6. In July, he has a 1.83 ERA in 9 starts with just 4 BBs and 49 Ks in just 24 innings. Those are some impressive statistics to put up in back-to-back months.
7. I like him a lot because he throws strikes. It’s not that he attacks hitters (he’s only hit one). Rather, he just puts the ball in the zone with some nice armside run on his fastball.
8. His velocity has been pretty consistent all year. Usually, if a guy becomes a starter after being a reliever, there’s usually a downturn in velocity. Not for Rucker. He’s been able to maintain his velocity between 93-96 all year with a couple reports of him touching 97. And he’s been able to sustain that velocity deep into games.
9. He stands a pretty good shot of being named the Cubs Minor League Pitcher of the Month late next week. Right now, I would say it is down to Rucker, Jen-Ho Tseng of Iowa, and Jesus Camargo of Eugene. All have 1 start left in the month.
10. What I am most interested in seeing in the next month are two lists. One came out Monday night and that was MLB.com’s Top 30 organizational prospect list. He did not make the list. The other list coming out in a couple of weeks is from Minor League Ball by John Sickels. Inclusion would be a sign of his standing as a prospect.
It doesn’t seem like 50+ innings as a starter by the end of this month would anoint Michael Rucker as an elite prospect, but it could. Oscar de la Cruz’s 73 inning performance in 2015 did it for him. But making a prospect list isn’t just about performance. It also involves skills, projection, and the quality of his pitches. For me, he’s a “prospect of interest.” I would imagine, that right now, he is what he is. I don’t know how much more his skills will improve. If there is room for improvement, which I think there is, that changes his outlook.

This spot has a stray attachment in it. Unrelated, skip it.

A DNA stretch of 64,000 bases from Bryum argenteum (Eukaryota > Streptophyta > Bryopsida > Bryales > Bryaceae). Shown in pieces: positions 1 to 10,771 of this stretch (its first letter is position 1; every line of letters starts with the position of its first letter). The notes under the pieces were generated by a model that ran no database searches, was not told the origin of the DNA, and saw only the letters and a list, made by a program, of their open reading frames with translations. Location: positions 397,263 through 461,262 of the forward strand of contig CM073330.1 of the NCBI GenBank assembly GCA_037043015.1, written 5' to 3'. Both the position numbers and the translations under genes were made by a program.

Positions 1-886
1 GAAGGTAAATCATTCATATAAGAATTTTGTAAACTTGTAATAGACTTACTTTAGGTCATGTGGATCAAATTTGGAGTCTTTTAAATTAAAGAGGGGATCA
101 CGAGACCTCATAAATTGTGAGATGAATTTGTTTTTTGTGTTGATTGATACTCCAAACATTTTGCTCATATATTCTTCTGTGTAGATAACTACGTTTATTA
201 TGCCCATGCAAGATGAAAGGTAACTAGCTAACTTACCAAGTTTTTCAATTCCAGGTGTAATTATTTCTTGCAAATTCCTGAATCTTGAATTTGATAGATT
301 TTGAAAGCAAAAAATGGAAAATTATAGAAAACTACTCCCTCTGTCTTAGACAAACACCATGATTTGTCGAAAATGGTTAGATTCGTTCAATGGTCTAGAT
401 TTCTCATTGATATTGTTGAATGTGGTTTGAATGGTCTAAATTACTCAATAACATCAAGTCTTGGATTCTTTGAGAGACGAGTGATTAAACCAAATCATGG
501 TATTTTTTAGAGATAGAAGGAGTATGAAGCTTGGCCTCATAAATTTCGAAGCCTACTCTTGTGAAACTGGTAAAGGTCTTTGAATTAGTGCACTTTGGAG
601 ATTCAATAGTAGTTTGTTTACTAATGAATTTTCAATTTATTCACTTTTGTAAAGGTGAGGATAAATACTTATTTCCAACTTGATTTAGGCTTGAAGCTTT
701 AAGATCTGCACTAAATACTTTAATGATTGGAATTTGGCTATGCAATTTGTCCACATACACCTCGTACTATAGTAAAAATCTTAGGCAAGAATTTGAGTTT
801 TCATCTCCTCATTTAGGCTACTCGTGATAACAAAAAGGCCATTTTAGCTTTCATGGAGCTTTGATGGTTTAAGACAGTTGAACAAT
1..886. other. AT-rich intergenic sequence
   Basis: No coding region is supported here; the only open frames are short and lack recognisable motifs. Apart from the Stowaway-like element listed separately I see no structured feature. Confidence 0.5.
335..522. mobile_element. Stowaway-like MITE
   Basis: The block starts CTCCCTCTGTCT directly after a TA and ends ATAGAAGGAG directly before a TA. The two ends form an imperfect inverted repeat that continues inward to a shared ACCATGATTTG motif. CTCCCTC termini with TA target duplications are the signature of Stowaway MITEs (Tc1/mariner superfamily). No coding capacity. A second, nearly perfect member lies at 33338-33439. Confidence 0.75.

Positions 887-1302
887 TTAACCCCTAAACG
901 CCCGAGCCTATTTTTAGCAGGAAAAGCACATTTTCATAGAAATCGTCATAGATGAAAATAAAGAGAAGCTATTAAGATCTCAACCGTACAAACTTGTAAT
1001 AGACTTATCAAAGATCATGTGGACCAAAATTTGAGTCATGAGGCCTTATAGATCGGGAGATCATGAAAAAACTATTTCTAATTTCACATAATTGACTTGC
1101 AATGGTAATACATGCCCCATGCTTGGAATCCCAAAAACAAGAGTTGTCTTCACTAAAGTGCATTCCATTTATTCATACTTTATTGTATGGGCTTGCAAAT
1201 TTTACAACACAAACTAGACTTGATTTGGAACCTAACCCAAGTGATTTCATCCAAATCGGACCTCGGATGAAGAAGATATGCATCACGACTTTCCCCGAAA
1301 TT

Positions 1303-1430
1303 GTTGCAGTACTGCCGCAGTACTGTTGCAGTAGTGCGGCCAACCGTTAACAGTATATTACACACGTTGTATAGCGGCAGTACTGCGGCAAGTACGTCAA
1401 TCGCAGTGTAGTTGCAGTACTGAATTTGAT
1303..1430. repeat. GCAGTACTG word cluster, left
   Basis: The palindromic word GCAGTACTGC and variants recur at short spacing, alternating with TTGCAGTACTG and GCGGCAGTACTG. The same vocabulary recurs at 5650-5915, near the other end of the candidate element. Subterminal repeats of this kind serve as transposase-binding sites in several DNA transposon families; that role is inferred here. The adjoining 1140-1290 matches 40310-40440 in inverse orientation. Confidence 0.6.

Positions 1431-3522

But he’s looking good. He should be in the discussion as a possible arm for the future.
Next year, he will be at AA. That puts him pretty close to Chicago. I’d say he’s a guy to watch. One can rise quickly in the system and that is just what he is doing.
By Todd Johnson
I think the first thing you’ll notice when you start watching this month’s presentation is the amount of new names who made the All-Star team in June. In fact, there are only ten holdovers from last month. That means there are 10 new names and one returning name from April. That’s a lot.
June was a rough month in the Cubs’ system. Going into Thursday and Friday, I only had five starting pitchers on my list and only four of them met the usual requirement of an ERA below 3.00 for a month. I do like the fact that there are a lot of new names as it shows the depth of the system, and it also shows that they are all performing at a high-level.
July is usually when we see a lot of new names make the list. Arizona and Eugene players will make their names heard. For me, this is when I really I get to know a prospect. I begin to keep track of their stats almost on a daily basis. I am always excited to see new prospects do well, whether it’s the ones I think will or the ones who surprise me. To be honest, I always enjoy being surprised more.